The murky and atmospheric noise-jazz of Leandro Ramirez’s album jaja sh represents the dark side of fusion. His loosely strung instruments play rough, sour chords and single-note riffs in a manner that traces its mode back to that of Ornette Coleman, the great jazz saxophonist. Even though there’s no saxophone heard here, there’s something in the way Ramirez’s melodies seem to move backwards, as if feeling their way up a creaky staircase, that brings to mind Coleman’s more outward-bound experimentation.
At times, especially on the album’s fourth and final track, this sounds like free jazz being played with televisions turned to dead channels. It’s a crab-walk approach, in which notes seem at cross purposes: the tonalities are familiar, even song-like, but they’re heard as if broken up and presented as a puzzle, a puzzle in which the pieces are mildewed, and expected to be put together in dim light.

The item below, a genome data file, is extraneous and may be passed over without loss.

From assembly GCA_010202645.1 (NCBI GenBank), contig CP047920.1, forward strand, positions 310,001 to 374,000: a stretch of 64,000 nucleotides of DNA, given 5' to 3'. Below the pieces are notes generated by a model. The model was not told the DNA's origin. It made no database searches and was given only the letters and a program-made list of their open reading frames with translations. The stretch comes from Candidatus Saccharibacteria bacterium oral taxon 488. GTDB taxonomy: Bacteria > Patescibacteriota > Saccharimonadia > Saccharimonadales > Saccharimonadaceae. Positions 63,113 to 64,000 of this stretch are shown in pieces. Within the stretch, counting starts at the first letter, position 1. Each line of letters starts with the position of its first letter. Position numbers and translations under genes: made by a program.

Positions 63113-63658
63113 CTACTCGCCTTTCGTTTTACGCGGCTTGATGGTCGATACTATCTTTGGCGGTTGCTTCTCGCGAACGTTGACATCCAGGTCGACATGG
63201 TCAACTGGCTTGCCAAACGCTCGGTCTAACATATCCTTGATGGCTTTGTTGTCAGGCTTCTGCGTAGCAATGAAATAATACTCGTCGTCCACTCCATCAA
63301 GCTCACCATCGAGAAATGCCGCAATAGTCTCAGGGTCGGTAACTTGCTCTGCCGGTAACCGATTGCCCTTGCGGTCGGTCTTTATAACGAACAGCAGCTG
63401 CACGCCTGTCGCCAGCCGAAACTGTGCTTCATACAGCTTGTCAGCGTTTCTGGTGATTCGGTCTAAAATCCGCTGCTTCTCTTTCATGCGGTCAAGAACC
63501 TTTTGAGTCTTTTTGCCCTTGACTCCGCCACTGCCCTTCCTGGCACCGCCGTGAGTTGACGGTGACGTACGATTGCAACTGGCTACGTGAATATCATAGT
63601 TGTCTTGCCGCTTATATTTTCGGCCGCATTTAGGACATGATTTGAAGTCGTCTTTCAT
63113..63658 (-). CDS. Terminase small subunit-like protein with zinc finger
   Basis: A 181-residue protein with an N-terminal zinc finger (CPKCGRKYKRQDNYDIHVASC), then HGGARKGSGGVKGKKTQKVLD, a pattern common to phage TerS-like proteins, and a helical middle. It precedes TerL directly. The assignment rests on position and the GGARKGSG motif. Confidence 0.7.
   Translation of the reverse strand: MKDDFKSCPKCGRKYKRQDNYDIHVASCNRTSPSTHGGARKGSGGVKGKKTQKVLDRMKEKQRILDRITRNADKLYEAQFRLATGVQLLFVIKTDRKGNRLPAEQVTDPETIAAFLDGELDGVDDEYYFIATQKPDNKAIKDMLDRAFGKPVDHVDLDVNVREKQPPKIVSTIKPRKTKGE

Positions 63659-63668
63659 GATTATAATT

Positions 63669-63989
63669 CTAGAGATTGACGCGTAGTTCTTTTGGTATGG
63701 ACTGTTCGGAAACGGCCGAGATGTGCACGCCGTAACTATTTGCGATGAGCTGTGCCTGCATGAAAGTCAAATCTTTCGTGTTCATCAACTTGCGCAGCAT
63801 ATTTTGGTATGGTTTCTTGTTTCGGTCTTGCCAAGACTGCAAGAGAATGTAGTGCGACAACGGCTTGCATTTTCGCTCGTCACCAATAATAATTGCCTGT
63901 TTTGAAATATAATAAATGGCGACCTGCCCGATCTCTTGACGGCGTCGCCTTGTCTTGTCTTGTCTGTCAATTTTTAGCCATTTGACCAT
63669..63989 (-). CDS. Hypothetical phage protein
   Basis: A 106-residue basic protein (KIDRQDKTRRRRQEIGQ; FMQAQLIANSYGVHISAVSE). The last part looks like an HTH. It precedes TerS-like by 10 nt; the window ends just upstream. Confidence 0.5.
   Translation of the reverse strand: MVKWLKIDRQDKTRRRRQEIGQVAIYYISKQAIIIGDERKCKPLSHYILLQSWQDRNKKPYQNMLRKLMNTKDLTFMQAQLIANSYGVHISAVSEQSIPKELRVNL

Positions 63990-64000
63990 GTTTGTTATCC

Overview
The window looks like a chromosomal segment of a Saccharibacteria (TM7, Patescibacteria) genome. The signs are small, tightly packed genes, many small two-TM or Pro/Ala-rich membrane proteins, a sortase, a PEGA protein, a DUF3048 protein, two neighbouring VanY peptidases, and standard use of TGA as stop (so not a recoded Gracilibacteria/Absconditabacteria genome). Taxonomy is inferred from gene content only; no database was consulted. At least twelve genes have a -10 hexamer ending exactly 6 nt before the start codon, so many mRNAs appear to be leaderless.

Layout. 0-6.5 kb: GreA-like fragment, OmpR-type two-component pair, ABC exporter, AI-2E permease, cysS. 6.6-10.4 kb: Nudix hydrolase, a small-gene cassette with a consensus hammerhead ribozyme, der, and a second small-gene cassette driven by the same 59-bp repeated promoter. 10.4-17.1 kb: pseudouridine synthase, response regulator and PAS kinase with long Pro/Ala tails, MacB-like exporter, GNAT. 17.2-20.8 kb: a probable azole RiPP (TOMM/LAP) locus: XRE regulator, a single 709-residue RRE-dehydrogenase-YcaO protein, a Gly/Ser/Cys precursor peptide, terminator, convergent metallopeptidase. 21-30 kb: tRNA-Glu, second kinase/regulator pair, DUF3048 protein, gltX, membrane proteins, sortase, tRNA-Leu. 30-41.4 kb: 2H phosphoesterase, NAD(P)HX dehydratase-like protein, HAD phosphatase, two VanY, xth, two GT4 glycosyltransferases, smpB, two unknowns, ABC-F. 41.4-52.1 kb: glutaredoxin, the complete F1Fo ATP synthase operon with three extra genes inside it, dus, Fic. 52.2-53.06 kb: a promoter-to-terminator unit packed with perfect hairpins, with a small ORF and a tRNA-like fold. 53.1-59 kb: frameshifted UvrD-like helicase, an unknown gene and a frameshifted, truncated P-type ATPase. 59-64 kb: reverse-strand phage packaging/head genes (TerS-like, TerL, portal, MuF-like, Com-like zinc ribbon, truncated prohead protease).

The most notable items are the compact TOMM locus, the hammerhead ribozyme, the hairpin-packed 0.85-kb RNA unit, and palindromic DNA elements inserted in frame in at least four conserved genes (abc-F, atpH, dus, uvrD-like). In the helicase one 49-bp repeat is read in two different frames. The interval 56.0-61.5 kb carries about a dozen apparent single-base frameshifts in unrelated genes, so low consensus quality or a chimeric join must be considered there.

There’s also the way casual gestures result in unusual textures, which in turn come to serve a rhythmic role in the music — this aspect is less Coleman’s manner than that of guitarist Bern Nix, sideman on Coleman’s superb Body Meta album. It’s especially apparent on jaja sh’s first track.
All of this is filtered through a sensibility that is occasionally languorous, as on the second track, and often deeply chaotic, if blunted and charismatically meandering, as on the third. Disquiet
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